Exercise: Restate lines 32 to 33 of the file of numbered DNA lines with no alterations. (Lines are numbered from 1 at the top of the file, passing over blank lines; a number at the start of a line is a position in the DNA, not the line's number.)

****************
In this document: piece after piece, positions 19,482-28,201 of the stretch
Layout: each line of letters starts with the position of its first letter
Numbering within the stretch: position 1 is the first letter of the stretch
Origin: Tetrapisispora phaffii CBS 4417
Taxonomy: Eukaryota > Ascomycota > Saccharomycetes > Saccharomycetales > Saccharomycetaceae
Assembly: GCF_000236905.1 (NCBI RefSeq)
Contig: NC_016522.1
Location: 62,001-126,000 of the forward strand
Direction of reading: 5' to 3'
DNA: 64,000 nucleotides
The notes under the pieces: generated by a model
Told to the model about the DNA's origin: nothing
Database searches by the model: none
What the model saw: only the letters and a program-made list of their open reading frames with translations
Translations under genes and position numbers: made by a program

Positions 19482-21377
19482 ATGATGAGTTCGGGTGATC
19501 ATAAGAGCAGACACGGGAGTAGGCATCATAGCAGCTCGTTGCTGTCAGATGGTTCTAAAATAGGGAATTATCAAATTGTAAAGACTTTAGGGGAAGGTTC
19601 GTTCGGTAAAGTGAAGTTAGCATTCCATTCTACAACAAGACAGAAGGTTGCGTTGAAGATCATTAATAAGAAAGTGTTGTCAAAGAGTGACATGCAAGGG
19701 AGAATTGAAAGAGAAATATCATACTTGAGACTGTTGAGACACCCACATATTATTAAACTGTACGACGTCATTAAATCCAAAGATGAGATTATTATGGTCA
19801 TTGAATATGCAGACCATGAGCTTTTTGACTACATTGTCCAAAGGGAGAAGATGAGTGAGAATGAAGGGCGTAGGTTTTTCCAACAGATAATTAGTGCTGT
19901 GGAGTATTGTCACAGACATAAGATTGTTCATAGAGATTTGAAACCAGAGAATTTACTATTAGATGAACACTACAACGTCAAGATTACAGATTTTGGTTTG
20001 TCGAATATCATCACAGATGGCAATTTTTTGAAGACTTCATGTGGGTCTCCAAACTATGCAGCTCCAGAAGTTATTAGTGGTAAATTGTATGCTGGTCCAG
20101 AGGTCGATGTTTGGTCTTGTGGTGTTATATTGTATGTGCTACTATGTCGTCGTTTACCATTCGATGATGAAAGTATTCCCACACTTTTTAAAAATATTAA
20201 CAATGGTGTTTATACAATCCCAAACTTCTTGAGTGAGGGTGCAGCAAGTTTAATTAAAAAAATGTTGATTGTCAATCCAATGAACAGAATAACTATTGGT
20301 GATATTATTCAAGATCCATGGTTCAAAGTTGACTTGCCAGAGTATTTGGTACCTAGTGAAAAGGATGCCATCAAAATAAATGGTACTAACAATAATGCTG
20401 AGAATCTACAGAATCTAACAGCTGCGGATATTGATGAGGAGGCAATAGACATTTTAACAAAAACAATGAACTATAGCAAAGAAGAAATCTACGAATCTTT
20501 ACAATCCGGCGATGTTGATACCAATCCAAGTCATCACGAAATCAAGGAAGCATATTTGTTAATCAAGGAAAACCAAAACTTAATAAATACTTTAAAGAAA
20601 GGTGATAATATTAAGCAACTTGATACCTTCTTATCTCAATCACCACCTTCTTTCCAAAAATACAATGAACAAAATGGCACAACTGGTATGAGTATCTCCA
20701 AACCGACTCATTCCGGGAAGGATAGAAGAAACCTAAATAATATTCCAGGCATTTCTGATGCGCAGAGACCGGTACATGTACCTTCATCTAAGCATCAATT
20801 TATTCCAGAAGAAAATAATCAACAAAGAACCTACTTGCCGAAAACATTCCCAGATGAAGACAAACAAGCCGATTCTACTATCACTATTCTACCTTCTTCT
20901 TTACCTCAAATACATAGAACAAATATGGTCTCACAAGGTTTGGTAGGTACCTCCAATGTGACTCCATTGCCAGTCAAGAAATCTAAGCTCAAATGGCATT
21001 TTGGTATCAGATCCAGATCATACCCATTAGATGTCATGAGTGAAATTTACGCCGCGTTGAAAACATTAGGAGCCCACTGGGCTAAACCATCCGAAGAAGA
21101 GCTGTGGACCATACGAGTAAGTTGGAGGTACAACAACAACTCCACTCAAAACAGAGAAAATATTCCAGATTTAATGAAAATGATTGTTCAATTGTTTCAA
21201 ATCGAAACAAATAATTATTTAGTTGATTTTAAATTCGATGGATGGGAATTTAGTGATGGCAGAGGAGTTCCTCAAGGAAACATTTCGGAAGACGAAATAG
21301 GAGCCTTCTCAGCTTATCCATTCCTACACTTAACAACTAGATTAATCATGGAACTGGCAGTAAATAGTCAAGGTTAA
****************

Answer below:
20901 TTACCTCAAATACATAGAACAAATATGGTCTCACAAGGTTTGGTAGGTACCTCCAATGTGACTCCATTGCCAGTCAAGAAATCTAAGCTCAAATGGCATT
21001 TTGGTATCAGATCCAGATCATACCCATTAGATGTCATGAGTGAAATTTACGCCGCGTTGAAAACATTAGGAGCCCACTGGGCTAAACCATCCGAAGAAGA